Begun in 1908; acquired Oldsmobile, Cadillac, Pontiac, Chevrolet, Fisher Body, etc. Du Pont acquired stock in the 1910s, reaching a quarter by 1920. The Supreme Court ordered Du Pont to divest in 1957. Bought Ross Perot's Electronic Data Systems in 1984 and Hughes Aircraft in 1986. Has more than 50 joint ventures, including in China and with Toyota in Australia. Owns Allison Gas Turbine and transmission, Delco Electronics, GMAC (financial services), Isuzu Motors (37 percent), Motors Insurance, Power Products and Defense Operations, and Saab (50 percent). Has facilities in 43 countries (Hoover's Handbook of American Business 1993, p. 293).

GM is a member of the National Wildlife Federation's Corporate Conservation Council.

The Council on Economic Priorities produced an environmental report on General Motors in 1991-92 ($20 from CEP, 30 Irving Place, New York NY 10003, 1-800-729-4237).

GM runs maquiladora plants in Mexico. GM is second only to the Mexican government oil monopoly in exports ("Mexico welcomes carmakers," Los Angeles Times/Seattle Times, Apr. 22, 1992).

GM made it onto the Council on Economic Priorities' short list for worst environmental offenders, for its toxic pollution; its violations of occupational safety and health laws; its responsibility for some 200 Superfund sites; and its production of ozone-depleting chemicals in California (Earth Island Journal, Winter 1993, p. 20; and Mother Jones, Jan/Feb 1993).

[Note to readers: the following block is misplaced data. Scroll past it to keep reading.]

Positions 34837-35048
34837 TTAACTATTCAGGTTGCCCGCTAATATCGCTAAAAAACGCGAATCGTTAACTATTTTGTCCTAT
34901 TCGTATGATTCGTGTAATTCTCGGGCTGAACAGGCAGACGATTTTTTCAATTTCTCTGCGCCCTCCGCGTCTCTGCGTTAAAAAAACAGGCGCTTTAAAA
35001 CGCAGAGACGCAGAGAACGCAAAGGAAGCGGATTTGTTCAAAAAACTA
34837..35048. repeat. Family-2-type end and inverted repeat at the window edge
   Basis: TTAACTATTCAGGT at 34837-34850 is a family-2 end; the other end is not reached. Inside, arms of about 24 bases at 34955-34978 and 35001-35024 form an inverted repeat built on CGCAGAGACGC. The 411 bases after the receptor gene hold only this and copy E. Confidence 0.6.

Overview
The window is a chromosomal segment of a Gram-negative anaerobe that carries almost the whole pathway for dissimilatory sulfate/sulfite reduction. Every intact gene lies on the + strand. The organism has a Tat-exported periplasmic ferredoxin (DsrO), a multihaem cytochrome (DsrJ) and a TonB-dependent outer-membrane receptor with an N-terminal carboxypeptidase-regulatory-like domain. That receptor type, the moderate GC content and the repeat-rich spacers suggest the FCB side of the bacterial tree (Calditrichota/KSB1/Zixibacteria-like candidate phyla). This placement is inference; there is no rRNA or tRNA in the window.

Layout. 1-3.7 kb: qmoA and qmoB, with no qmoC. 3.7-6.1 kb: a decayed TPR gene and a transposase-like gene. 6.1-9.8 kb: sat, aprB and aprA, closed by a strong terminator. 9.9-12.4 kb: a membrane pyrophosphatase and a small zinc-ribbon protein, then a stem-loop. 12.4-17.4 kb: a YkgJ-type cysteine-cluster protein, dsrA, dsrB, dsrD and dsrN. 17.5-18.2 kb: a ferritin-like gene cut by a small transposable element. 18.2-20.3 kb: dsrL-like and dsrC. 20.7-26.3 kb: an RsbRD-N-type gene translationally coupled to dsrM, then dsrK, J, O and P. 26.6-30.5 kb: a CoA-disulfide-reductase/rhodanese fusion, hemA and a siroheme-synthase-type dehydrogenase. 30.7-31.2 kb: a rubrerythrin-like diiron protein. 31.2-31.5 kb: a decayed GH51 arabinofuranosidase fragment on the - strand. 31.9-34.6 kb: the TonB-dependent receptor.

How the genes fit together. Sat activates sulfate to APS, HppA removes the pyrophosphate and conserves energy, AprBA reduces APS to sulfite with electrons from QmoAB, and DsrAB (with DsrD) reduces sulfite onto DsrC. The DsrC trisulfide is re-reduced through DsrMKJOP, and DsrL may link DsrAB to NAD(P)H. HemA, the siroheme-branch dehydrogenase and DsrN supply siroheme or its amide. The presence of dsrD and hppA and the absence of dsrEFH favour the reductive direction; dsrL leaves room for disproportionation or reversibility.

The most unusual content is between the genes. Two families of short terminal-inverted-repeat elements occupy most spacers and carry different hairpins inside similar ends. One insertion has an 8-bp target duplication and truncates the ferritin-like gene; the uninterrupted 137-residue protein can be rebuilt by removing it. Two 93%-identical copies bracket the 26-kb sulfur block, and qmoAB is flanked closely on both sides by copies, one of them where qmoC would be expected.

See also The Greenpeace Book of Greenwash (1992).









GEORGIA-PACIFIC click here for a detailed profile

133 Peachtree St. NE, Atlanta, GA 30303
telephone 404-521-4000 or 800-447-2882

In 1989, the Rainforest Action Network targeted Georgia-Pacific and Weyerhaeuser with a boycott. Rainforest Action Network claimed G-P is a primary importer of tropical hardwood products into the U.S., importing at least 261 million pounds between April 1988 and September 1989. "The company operates a large hardwood veneer plant in Brazil, and imports finished wood products, especially plywood, directly from Indonesia, Malaysia and the Philippines."


Rainforest Action Network. Leaflet, Dec. 1989.

World Rainforest Report, Jan-Feb. 1990.


By the 1970s, G-P had $8 million invested in a 3200-square-kilometer timber concession in East Kalimantan, Indonesia (SKEPHI, 1990, Selling Our Common Heritage, p. 30-31). Bob Hasan's Kertas Kraft Aceh cement sack paper mill in northern Sumatra, Indonesia; joint venture with Georgia-Pacific; will use 100,000 hectares of pine forest in central Aceh until plantation forest is available (Carrere and Lohmann, Pulping the South, p. 213, 220). Georgia Pacific Indonesia PT has a Jakata office at J1 Let Jen Haryono MT 58, Jakarta, tel. 793573 (Directory of Indonesian Importers and Exporters 1990-91). Georgia-Pacific Indonesia's mailing address, Box 252. Menteng Raya 72, Jakarta, is also the address for Kalimanis Plywood Industries (see Weyerhaeuser) (Owen's World Trade: Africa & Asia Business Directory 1985; Asian Timber 1988).